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    Many dieters work against themselves by starving their way into what's called starvation metabolism. This is when your poorly nourished body, sensing starvation, begins burning calories at a slower rate to survive longer. Once you're in starvation mode, you might eat very little -- but still find that you're packing on the pounds.
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    A , Cardiology (Cardiovascular Disease), answered
    Keep your metabolism motor running all night long with a Spicy Red Icey. Combine a spicy red wine, like a Rioja or Malbec, with ice chips and a bit of mint. The wine not only helps you relax, but also has the added benefit of boosting metabolism for up to 95 minutes after you enjoy it. And while wine snobs may not approve, adding ice chips to your red wine forces your body to burn calories, as it has to use its own energy to warm the liquid to body temperature. The mint will add an interesting kick, and its scent has been shown to stave off those late-night hunger cravings.

    This content originally appeared on doctoroz.com
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    A low impact or sedentary job will most likely cause your metabolism to slow down. This happens because your body does not need to burn as many calories in order to maintain function. A sedentary job is one of the many reasons people gain weight each year. In order to combat this, make sure that you exercise more and watch what you eat!
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    A , Fitness, answered

    The simple answer to this is that over a period of years the yo-yo effect of going on and off of diets is a slow stripping of lean body mass. Also, if these diets border on starvation levels your body simply reduces your burn rate to compensate for such huge reductions in calorie intake. Your lean mass or muscle has a metabolic need of roughly 25-50 calories per pound per day. If you, over time reduce your lean body mass and burn rate through starvation type diet principals you simply set yourself up for higher and higher percentages of overall body fat even at lower and lower levels of body weight and very real reductions in caloric need. This effectively reduces your total metabolic rate significantly over time.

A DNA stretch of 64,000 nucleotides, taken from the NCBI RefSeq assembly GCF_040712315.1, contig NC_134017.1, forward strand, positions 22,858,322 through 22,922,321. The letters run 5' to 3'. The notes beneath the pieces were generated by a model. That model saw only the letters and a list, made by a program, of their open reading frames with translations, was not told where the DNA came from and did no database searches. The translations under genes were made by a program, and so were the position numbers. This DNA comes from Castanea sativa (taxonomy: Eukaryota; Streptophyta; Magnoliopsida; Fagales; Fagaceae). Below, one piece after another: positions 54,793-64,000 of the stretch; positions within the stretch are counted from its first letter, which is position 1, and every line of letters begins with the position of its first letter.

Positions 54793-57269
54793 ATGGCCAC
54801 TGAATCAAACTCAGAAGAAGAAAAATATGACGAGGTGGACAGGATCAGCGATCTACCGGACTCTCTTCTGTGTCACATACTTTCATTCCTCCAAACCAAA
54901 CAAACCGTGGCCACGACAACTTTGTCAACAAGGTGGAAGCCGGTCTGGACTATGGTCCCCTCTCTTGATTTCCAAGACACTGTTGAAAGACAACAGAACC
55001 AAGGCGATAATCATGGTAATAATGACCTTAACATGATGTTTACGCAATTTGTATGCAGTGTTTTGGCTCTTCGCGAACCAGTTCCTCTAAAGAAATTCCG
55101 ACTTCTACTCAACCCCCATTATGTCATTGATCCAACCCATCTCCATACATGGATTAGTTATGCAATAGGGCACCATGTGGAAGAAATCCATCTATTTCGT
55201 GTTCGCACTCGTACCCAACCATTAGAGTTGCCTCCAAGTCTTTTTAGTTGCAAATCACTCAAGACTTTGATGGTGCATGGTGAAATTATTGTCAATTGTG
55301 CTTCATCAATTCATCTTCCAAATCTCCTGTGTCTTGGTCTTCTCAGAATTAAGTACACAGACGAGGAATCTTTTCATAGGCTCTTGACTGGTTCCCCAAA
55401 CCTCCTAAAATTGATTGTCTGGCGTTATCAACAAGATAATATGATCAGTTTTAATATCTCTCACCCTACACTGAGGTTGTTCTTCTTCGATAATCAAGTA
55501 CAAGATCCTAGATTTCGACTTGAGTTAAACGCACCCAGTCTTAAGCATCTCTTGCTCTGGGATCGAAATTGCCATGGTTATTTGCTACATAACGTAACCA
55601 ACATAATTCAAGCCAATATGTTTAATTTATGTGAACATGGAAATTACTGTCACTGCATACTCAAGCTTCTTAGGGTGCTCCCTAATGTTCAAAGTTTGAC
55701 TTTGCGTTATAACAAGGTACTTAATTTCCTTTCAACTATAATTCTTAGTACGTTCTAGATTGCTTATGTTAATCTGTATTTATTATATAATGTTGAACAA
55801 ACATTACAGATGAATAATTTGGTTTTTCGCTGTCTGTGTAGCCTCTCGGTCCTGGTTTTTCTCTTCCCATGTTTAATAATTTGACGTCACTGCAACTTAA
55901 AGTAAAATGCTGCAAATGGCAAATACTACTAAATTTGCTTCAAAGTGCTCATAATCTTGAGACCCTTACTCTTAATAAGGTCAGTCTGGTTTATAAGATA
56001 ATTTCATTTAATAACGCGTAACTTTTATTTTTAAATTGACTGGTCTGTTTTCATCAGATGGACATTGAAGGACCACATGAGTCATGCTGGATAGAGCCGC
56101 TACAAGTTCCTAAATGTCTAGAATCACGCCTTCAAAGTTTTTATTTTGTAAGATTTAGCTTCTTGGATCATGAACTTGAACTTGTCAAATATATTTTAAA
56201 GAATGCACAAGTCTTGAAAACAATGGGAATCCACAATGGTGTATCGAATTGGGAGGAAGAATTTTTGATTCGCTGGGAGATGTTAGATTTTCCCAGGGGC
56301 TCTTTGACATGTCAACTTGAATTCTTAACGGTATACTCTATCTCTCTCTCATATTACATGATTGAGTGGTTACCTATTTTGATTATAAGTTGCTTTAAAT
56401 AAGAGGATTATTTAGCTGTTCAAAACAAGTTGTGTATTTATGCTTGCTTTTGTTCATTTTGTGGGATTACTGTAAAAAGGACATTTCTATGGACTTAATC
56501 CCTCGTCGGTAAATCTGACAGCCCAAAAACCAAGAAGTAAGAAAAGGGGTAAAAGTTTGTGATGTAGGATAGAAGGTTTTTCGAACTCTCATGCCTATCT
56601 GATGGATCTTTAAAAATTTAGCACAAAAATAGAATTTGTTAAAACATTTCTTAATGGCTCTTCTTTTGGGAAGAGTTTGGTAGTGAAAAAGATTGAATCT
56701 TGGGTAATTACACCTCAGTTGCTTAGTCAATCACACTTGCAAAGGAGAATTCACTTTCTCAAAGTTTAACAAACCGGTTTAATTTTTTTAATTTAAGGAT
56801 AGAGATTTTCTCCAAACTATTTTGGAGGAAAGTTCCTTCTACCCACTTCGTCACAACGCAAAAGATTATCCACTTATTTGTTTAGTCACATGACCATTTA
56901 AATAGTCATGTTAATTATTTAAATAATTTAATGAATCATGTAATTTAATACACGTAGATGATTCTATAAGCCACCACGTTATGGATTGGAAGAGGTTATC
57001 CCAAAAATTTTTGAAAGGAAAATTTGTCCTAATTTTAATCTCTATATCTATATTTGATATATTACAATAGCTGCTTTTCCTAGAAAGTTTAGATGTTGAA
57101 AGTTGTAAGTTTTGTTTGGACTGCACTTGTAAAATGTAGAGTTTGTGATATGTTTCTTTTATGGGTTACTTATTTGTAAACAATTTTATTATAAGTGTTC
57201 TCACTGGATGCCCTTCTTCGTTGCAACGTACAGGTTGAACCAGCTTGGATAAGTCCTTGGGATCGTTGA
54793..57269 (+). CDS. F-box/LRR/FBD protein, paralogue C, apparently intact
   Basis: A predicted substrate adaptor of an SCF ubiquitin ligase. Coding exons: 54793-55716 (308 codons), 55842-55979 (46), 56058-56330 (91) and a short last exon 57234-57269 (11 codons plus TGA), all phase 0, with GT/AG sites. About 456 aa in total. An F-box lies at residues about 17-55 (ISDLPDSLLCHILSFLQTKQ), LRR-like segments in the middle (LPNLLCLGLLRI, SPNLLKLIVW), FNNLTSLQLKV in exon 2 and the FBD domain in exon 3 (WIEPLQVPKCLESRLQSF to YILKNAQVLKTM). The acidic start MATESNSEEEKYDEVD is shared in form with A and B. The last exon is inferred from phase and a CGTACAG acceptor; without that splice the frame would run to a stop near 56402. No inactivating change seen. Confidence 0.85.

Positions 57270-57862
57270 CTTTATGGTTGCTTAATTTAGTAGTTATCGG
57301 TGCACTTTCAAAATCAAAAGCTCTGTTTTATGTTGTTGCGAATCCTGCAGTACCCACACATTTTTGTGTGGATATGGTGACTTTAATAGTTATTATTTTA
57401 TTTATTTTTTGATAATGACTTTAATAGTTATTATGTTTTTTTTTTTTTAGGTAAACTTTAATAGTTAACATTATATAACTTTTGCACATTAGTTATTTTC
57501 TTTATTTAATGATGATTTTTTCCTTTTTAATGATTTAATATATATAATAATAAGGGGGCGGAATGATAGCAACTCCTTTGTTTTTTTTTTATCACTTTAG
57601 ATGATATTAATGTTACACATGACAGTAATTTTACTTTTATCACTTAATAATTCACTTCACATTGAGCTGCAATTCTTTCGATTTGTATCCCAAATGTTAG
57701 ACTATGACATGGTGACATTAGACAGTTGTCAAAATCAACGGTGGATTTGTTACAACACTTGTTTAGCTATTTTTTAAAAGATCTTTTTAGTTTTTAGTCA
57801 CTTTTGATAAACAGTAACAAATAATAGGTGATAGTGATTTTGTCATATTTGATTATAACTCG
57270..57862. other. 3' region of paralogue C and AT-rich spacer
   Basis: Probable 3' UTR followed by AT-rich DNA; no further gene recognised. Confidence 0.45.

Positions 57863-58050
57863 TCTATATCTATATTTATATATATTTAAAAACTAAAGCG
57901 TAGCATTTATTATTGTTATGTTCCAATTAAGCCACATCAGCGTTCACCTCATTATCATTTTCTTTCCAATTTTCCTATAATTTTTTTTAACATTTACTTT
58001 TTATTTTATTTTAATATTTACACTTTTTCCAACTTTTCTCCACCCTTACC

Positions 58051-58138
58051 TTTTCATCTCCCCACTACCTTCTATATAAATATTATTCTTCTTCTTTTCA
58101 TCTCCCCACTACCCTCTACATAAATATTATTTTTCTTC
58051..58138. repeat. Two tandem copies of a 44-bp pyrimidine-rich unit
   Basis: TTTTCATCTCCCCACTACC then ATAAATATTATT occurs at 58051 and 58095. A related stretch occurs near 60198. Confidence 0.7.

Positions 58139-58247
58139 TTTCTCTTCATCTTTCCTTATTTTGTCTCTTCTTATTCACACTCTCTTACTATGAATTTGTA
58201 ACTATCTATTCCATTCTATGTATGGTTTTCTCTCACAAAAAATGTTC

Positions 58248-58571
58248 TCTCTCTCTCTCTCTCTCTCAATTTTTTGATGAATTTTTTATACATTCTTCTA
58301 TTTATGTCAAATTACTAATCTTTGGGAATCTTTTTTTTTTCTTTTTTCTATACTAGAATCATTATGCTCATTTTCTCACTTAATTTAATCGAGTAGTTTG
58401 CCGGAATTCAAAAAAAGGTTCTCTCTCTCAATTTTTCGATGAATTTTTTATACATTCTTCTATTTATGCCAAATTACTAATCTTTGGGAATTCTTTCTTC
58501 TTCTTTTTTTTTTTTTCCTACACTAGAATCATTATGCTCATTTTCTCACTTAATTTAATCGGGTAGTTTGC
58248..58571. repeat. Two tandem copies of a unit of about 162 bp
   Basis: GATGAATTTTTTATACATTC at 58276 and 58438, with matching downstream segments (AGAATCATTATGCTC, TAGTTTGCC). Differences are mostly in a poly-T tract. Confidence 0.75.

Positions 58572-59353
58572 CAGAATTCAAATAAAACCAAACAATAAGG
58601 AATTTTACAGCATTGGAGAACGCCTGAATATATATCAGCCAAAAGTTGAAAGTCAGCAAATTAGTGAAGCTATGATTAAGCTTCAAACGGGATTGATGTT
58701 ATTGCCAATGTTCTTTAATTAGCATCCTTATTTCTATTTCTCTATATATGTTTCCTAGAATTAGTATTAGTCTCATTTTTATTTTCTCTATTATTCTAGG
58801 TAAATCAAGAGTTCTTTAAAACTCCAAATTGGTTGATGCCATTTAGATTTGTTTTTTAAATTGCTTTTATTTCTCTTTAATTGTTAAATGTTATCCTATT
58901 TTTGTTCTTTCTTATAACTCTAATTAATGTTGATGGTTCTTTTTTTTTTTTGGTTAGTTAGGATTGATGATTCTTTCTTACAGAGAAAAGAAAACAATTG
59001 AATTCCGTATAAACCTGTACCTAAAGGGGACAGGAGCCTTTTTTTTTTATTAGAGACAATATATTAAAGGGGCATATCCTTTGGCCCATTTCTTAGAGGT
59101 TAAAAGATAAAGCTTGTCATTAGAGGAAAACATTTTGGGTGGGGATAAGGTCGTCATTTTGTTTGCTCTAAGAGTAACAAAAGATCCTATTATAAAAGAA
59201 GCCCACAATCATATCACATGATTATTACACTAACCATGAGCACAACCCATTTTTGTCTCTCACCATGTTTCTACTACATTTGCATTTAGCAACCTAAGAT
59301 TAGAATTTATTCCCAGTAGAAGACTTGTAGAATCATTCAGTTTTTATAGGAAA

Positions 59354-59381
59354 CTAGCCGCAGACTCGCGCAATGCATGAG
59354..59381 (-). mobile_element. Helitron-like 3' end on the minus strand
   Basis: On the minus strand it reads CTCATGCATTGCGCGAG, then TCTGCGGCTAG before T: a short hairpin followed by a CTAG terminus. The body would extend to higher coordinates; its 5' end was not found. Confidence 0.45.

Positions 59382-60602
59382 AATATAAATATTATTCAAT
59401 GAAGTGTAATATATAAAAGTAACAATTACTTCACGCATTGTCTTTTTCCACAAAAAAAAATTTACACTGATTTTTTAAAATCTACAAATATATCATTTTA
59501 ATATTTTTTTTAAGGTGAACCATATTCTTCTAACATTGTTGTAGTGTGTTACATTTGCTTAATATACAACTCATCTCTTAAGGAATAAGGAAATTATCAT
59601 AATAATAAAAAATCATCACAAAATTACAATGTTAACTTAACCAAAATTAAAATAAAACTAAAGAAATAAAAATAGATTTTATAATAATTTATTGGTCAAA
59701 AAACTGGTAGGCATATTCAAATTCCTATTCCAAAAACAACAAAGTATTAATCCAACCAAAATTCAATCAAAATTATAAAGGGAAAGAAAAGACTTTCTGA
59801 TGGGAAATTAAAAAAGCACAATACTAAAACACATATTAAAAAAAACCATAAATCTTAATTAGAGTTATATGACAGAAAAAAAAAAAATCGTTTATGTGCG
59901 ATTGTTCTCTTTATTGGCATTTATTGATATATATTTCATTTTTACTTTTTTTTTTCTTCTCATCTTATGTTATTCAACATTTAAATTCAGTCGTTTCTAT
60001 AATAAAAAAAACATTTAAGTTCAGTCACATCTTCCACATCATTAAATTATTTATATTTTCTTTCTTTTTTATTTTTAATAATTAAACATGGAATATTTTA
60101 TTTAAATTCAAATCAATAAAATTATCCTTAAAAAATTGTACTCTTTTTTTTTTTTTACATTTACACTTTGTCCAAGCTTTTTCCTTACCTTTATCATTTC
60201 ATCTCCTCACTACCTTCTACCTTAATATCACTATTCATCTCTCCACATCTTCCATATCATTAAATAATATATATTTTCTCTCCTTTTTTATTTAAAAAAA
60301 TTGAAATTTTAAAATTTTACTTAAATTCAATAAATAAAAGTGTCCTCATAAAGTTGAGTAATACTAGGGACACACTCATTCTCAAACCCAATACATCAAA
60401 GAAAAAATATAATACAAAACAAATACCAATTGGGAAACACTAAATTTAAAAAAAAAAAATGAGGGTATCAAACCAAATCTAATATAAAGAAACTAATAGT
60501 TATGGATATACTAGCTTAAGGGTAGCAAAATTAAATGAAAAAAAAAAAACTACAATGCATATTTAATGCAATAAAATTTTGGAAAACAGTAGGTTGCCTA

We all have to learn to reduce calories systematically while maintaining a smart fitness program that helps us retain muscle while we lose body fat. This is how we maintain our metabolic rate while reducing body fat and overall body weight.

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    A , Cardiology (Cardiovascular Disease), answered
    Dr. Oz - Powell Break Diet

    If you're gaining weight, you may wonder if your metabolism has slowed. In this video, fitness expert Chris Powell tells Dr. Oz what's really causing your expanding waistline.


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    A , Fitness, answered

    Metabolism simply put is the sum total of all chemical processes that occur in your body on a daily basis. Every one of these processes require energy to one degree or another and when you add all those energy demands up that is your daily caloric need or your metabolic rate.

    When we exercise we increase our metabolic rate by increasing our demand. Think of metabolism as a checking account; when you eat you put money into the account but as the day goes on the account just keeps leaking money based on every little thing you do and when you do big things like exercise the money comes out way faster. If you have more money going out then coming in you lose weight. If you have more money coming in then going out you gain weight.

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    A , Cardiology (Cardiovascular Disease), answered
    One theory about metabolism says that cold temperature stimulates appetite (ever notice you eat more during the winter and you're not hungry after exercising, when your body's warm?) Conversely, people with low body temperature have lower metabolism and will be prone to gaining weight.